Thermoplastic elastomers (TPE; a.k.a. thermoplastic rubbers), are a physical mixture of two materials, typically a plastic and a rubber. The two are combined to produce a final product with both thermoplastic and elastomeric properties.
Here is a little bit about the desirable material properties in a TPE:
Thermoplastic materials are plastics that can be heated to their melting point, cooled, and re-heated again without significant degradation. Instead of burning, thermoplastics liquefy, allowing them to be easily injection molded and then subsequently recycled. This is in contrast to thermoset plastics that can be heated only once at which point an irreversible chemical change “sets” the material. Attempting to reheat a thermoset plastic after it has set (hardened) will result in burning rather than melting the material.
Elastomeric materials, typical of rubbers, are very elastic or flexible. Accordingly, they have low tensile strength and weak intermolecular forces. Think of a rubber band stretching very easily but yet breaking with relatively low applied force. Elastomeric materials are most often thermoset but can be chemically altered, often via the addition of sulfur, into a thermoplastic material.
Thermoplastic elastomers are often used for overmolded part design because they have advantages typical of both thermoplastic and elastomeric materials.
We are currently working on a few products for a client that will be hitting the market probably later this year or earlier next year that involve the use of overmolded TPEs. Here are a few tips from the shop floor:
TPEs are usually too soft to be machined. As a workaround, they can be approximated by casting with either silicone or polyurethane rubber. There are two different ways in which we overmold at Creative Mechanisms.
When we prototype TPEs we typically design and then CNC machine plastic molds in order to use them for casting a polyurethane rubber part. We can overmold over a rigid substrate, or we can just make a part 100% from TPE. The polyurethane rubbers can be specified to achieve certain hardnesses and colors. The downside to this method is that it can be time consuming and costly because the molds need to be designed and fabricated, and the materials need to be cast (which can take up to 24 hours to fully cure). The process is messy and requires quite a bit of equipment (which is not an issue for us but might be a problem for DIY prototypers).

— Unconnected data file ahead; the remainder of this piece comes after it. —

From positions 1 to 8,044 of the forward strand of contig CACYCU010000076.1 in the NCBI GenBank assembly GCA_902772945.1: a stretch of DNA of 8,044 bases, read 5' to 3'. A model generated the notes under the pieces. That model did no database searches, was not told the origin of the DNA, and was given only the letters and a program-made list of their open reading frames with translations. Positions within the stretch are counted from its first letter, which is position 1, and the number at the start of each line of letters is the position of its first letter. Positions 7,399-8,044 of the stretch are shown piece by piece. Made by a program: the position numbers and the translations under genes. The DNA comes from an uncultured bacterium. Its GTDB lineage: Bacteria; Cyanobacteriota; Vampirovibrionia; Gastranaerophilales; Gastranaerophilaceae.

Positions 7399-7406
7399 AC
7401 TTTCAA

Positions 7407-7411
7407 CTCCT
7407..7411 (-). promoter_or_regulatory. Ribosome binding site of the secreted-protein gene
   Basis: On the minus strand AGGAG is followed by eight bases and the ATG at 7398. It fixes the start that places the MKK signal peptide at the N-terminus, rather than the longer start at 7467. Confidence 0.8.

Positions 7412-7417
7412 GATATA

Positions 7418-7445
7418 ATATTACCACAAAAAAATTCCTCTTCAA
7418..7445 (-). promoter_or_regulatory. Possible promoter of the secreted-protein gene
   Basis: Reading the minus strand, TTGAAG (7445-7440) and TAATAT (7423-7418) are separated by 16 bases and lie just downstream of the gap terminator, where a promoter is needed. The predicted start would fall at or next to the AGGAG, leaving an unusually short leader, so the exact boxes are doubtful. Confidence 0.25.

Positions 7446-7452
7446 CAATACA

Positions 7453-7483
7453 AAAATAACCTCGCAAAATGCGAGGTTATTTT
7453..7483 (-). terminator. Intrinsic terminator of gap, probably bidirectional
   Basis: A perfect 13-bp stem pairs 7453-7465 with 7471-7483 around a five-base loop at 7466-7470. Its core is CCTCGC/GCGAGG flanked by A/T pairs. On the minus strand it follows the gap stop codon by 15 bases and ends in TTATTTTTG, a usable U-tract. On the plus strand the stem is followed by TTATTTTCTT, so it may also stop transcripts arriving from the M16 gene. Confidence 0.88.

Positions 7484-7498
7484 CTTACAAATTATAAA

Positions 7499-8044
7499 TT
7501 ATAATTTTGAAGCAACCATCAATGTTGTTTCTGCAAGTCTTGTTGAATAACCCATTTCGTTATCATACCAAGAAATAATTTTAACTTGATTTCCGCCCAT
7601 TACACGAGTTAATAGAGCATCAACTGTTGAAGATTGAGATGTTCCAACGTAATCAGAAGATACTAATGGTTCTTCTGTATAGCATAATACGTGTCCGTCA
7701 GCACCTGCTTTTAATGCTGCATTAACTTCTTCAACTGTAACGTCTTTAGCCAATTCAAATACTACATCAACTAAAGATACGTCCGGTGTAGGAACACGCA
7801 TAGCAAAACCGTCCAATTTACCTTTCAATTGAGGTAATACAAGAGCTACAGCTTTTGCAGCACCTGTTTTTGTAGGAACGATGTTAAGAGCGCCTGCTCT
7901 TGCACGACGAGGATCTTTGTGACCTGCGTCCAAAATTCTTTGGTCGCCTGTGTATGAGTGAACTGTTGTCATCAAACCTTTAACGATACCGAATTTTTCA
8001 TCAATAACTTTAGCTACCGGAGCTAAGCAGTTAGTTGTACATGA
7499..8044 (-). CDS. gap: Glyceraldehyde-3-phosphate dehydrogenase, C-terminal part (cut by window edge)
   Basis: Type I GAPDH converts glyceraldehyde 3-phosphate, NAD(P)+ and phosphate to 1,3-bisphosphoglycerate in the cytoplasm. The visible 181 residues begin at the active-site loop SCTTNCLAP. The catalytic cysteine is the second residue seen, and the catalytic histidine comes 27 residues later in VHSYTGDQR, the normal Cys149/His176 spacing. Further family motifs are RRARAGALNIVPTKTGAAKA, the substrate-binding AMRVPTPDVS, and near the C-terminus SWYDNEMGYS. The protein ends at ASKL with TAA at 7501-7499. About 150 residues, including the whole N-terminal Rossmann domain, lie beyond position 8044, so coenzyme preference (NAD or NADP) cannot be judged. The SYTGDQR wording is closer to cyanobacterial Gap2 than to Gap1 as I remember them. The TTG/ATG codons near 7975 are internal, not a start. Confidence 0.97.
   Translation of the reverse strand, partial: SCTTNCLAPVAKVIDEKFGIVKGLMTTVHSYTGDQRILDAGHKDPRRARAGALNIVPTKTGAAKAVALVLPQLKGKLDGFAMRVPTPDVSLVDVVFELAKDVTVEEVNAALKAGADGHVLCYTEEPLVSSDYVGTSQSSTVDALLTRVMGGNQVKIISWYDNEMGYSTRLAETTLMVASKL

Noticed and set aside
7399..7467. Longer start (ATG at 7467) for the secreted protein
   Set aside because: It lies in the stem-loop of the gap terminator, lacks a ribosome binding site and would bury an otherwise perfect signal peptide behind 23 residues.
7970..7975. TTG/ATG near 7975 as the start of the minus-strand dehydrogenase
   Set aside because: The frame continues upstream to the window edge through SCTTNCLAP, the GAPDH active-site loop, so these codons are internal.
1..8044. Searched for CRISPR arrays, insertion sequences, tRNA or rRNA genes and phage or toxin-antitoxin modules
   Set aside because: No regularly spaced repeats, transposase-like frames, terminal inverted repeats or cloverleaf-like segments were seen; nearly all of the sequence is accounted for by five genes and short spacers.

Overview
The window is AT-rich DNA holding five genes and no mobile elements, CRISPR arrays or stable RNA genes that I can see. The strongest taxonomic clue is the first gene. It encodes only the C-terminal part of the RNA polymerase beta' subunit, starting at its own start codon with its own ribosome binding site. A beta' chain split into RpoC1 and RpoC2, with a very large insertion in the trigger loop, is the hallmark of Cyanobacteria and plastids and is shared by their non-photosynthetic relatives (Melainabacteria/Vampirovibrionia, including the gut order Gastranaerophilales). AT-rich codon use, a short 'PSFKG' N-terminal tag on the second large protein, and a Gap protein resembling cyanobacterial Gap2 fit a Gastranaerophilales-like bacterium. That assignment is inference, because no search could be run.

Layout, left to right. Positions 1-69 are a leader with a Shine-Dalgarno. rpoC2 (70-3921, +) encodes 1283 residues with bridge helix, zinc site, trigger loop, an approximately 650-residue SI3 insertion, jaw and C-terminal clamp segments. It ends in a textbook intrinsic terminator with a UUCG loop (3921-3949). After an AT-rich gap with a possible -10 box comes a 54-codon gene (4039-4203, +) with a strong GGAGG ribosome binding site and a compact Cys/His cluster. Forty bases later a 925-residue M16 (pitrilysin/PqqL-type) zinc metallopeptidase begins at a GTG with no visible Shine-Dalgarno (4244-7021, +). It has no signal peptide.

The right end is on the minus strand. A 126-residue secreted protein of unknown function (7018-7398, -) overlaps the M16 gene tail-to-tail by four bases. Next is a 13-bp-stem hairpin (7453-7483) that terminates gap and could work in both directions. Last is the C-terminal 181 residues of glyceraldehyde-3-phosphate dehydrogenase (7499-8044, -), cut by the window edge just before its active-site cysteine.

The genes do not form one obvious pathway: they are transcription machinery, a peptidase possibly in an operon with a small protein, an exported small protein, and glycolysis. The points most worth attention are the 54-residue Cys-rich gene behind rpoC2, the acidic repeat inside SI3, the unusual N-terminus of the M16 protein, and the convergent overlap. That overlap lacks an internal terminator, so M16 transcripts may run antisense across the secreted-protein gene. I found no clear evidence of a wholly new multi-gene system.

Another alternative available is to use Polyjet 3D printing. A part created from Polyjet can be printed in many different colors and hardnesses. Complex geometry can be fabricated that is otherwise unachieveable with typical casting processes. Additionally, some Polyjet machines even let you print two materials at once, allowing you to print a rigid substrate and a soft overmold as a single unit. These are great for some applications, but the mechanical properties of Polyjet materials are not really comparable to production grade TPEs. In particular, the Polyjet materials have very low tear resistance and very little elastic memory.
In summary, the right process for prototype overmolding will depend on the needs of the particular job. For those jobs where time and money is less of a constraint, using CNC plastic molds and polyurethane rubber with a rigid substrate is typically the highest quality product. Conversely, more complex geometry and rapid prototype production can be achieved with Polyjet 3D printing. For those instances where material property replication isn’t a huge issue in the prototype stage, this is likely to be the best solution. We can help with both. Please feel free to contact us with questions.
For a full description of overmolding and a few examples of products that are frequently overmolded, read here.